The Beadlet Anemone (Actinia equina) is a common sea anemone found on rocky shores around all coasts of the British Isles. Its range extends to the rest of Western Europe and the Mediterranean Sea, and along the Atlantic coast of Africa as far south as South Africa. Pomodoro di Mare Actinia equina
Actinia equina can be found both in exposed and sheltered situations. It is highly adapted to the intertidal zone as it can tolerate both high temperatures and desiccation. The anemone may also be found in regions of variable salinity such as estuaries.
Underwater, it displays up to 192 tentacles arranged in six circles. Out of water, the tentacles retract and the anemone resembles a blob of red, brown, or orange jelly, up to about 3-9 centimetres across. It has bright blue beads (known as acrorhagi) located just beneath the tentacles, organised as an external ring containing stinging cells located at the top of the column that it uses to catch prey. Pomodoro di Mare Actinia equina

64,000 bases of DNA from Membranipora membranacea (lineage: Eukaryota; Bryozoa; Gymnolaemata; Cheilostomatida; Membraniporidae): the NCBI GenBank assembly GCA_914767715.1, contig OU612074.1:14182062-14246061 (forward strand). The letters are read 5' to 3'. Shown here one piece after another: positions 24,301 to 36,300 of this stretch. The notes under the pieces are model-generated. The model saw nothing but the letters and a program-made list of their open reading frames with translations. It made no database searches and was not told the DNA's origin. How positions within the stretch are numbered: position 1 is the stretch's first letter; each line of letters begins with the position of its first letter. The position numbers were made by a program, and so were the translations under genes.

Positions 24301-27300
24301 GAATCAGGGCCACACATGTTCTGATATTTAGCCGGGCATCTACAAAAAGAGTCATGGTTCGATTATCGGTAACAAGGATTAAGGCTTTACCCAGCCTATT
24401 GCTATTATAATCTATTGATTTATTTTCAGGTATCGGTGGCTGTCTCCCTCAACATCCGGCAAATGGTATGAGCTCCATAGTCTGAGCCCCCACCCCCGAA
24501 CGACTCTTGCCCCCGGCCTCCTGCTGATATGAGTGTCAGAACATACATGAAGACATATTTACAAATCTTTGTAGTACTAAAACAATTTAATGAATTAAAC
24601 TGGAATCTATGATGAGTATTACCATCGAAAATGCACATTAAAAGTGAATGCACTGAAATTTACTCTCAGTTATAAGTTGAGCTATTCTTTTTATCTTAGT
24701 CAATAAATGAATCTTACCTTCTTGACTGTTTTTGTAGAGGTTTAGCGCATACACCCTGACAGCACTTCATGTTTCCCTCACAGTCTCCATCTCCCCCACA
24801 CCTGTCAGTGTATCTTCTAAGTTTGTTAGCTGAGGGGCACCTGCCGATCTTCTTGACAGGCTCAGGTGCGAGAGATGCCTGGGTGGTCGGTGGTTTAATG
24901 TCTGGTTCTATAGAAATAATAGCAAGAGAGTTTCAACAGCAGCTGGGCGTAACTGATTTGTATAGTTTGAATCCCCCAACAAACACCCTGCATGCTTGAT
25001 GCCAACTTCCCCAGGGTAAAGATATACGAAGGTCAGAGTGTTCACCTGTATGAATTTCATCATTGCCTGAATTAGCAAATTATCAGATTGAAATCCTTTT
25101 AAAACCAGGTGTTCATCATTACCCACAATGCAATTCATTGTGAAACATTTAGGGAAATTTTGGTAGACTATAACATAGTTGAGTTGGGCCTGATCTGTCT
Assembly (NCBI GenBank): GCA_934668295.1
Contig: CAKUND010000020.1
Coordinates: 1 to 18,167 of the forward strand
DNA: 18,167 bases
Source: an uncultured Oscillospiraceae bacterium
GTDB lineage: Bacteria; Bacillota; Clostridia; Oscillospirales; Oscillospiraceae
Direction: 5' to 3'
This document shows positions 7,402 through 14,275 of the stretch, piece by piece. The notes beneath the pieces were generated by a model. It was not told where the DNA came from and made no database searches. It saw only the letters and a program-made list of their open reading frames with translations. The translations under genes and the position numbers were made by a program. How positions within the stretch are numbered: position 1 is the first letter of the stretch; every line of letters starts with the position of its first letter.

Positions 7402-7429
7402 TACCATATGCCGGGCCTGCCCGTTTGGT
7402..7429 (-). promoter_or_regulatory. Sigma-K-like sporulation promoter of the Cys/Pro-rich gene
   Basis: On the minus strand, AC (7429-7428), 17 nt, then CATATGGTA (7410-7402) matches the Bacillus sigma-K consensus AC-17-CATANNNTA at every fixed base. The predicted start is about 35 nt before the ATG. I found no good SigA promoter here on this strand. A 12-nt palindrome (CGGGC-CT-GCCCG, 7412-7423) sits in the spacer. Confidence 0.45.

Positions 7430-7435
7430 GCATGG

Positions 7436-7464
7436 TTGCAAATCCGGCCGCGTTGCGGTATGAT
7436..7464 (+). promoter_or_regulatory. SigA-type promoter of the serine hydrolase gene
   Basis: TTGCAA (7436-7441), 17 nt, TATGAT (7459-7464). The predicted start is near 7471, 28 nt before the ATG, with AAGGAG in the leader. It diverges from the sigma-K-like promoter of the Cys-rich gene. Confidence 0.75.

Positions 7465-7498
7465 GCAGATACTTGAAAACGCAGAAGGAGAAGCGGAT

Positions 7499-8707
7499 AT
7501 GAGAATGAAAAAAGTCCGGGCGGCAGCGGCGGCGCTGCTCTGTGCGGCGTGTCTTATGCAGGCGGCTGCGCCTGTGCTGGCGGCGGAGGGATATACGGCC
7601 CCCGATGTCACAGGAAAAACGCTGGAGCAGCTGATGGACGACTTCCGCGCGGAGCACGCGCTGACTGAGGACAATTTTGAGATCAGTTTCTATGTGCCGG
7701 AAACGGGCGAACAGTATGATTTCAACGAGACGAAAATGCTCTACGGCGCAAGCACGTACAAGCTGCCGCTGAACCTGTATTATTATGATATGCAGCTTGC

(extract from Wikipedia)
Much of the Mediterranean coast enjoys a hot-summer Mediterranean climate. However, most of its southeastern coast has a hot desert climate, and much of Spain’s eastern (Mediterranean) coast has a cold semi-arid climate. Although they are rare, tropical cyclone occasionally form in the Mediterranean Sea, typically in September–November.
Because of the short residence time of waters, the Mediterranean Sea is considered a hot-spot for climate change effects. Deep water temperatures have increased by 0.12 °C (0.22 °F) between 1959 and 1989. According to climate projections, the Mediterranean Sea could become warmer. The decrease in precipitation over the region could lead to more evaporation ultimately increasing the Mediterranean Sea salinity. Because of the changes in temperature and salinity, the Mediterranean Sea may become more stratified by the end of the 21st century, with notable consequences on water circulation and biogeochemistry.